After 4 consecutive years, the management at Goody decided to take action to evolve Cofique from a ‘Me Too Brand’ to ‘Somewhat I’m different’. Clearly the re-positioning exercise missed many different attributes of change but again the end result in our region as ‘Brand’ is Design and Advertising. I still have to give Cofique the credit to the new offering which is not too distant from Nescafe’s offers

  • Cofique (the name) is well connected to ‘Me Too Brand of Nescafe’. Most Cofique consumers use Cofique as second choice to Nescafe, the name still validates Nescafé’s Brand attributes. Should the mission be evolution or revolution? Re-Branding, Re-Positioning or a whole new Brand altogether? Cofique’s management says ‘Equity’, well what is this equity associated with?
  • If we think of the recent changes that Cofique initiated, the question would be: Did Cofique needed a Re-Branding or a Re-Positioning exercise? If the strategy was to move completely away from Nescafé and create sub category then a new Brand was needed, if the reason is to identify market opportunity and fill the gap, then Re-positioning would be the best and still both type of evolution are dictated by the new business strategy. If Cofique re-positioned, GREAT! But to what? Flavored coffee? Instant coffee? The name is so much associated with Nescafé that the current SKUs are not too distant from Nescafe’s offerings; in fact I don’t see the Brand relevance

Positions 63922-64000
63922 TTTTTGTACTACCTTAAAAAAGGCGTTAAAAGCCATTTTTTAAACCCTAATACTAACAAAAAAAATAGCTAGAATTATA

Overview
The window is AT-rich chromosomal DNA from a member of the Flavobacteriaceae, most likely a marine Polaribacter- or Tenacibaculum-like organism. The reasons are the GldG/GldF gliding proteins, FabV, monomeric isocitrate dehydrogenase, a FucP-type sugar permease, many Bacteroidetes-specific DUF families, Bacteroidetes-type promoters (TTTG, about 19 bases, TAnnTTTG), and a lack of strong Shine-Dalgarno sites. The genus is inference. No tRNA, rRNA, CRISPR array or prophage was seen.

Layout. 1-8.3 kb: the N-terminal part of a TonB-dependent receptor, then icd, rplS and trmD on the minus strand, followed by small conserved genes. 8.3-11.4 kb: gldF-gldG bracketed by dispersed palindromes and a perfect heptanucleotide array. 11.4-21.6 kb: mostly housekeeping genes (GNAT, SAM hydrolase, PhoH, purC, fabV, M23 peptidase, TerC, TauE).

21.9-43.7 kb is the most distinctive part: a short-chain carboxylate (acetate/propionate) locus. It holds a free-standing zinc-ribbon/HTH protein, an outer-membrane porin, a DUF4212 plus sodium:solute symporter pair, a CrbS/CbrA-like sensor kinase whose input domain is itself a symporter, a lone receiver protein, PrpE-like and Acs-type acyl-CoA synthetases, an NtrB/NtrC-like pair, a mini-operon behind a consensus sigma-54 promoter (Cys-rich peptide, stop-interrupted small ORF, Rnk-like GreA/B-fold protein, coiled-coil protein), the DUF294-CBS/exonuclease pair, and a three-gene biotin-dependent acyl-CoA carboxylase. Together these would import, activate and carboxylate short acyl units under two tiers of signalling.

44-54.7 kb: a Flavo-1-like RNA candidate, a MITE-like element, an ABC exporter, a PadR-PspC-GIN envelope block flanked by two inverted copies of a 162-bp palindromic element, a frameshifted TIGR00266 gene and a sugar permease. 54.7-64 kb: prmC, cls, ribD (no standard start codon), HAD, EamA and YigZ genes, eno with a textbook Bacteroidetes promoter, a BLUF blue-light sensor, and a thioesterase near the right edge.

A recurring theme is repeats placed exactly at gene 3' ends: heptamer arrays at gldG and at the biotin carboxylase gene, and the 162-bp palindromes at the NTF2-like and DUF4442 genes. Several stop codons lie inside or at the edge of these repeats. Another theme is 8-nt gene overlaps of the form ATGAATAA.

• As much as I agree that Cofique needed to evolve from the ‘Me Too Brand’ taboo, I excepted a Revolution not an Evolution. Cofique needs a personal identity and a Value that will elevate the Brand from the shadow of Nescafé. The Goody coffee brand needed a new name but still holding on to the name ‘Cofique’ makes room for just another commodity, only